If you are day trading sure to use technical analysis to check on momentum and price direction before buying or selling. Investors should also take care to conduct analysis before buying uranium.

Continued Uncertainty

Governmental policies change often as scientists learn more about COVID-19. Some of the biggest factors impacting commodity prices are whether the economy stays shut down and for how long.

The twin supply and demand shocks have been global in scale and unprecedented. Consumers are hoarding cash amid record unemployment: will this lead to a deflationary spiral?

Will some metropolitan regions have to shut down again after re-opening? Will a purported “second wave” of the coronavirus lead to new lockdowns in the fall or winter?

Some monetary policy analysts believe we’re looking at a period of deflation followed by significant inflation. If that’s the case, one could expect commodities as a broad class to enter bull market territory in the coming years.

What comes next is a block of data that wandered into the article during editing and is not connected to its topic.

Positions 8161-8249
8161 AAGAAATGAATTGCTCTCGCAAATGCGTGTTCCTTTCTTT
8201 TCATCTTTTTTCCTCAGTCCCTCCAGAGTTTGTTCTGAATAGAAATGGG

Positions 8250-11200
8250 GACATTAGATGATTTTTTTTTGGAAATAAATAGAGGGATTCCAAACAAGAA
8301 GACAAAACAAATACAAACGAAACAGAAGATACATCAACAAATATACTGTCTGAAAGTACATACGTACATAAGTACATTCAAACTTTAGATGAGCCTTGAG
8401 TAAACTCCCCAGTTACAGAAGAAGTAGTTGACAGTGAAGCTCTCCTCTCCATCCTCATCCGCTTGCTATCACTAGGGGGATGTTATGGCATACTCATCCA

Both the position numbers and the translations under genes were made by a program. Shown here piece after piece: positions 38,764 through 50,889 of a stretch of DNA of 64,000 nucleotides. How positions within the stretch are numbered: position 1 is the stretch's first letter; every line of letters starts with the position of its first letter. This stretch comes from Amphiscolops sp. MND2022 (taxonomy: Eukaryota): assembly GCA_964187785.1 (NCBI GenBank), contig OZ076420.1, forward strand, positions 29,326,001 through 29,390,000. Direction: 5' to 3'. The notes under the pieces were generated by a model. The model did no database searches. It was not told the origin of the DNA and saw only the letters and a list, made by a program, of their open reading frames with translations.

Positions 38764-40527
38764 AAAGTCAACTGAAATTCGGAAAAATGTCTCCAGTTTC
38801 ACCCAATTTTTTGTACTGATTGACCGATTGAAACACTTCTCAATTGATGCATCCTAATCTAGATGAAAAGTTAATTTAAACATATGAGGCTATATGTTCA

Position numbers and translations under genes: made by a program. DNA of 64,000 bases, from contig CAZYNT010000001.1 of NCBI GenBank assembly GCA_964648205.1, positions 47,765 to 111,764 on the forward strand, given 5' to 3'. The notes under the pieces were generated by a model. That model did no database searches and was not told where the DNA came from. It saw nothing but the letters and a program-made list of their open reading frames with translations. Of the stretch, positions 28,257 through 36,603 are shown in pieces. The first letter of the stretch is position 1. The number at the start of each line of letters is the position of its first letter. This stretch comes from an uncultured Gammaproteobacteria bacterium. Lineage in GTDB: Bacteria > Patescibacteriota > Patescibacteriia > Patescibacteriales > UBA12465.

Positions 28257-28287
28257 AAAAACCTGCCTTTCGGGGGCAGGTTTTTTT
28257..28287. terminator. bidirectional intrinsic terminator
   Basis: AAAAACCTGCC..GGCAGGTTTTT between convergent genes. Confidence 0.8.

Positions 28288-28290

And while some hedge fund leaders are bullish on gold, consider: similar positions were taken for the same reasons in the wake of the Great Recession’s QE (quantitative easing) programs, and yet anticipated inflation levels did not occur. Investors need to decide: Is this time different?

Note: YTD and Q2 commodities and US Treasuries price changes cited here are based on The Wall St. Journal tracking of continuous front-month futures contracts as measured on May 21, 2020.

Read more great articles at Vintage Value Investing.


By: Dillon (Mr. Vintage Value Investing)
Title: The Impact of the Pandemic on Commodities Markets
Sourced From:
Published Date: Fri, 22 May 2020 07:10:26 +0000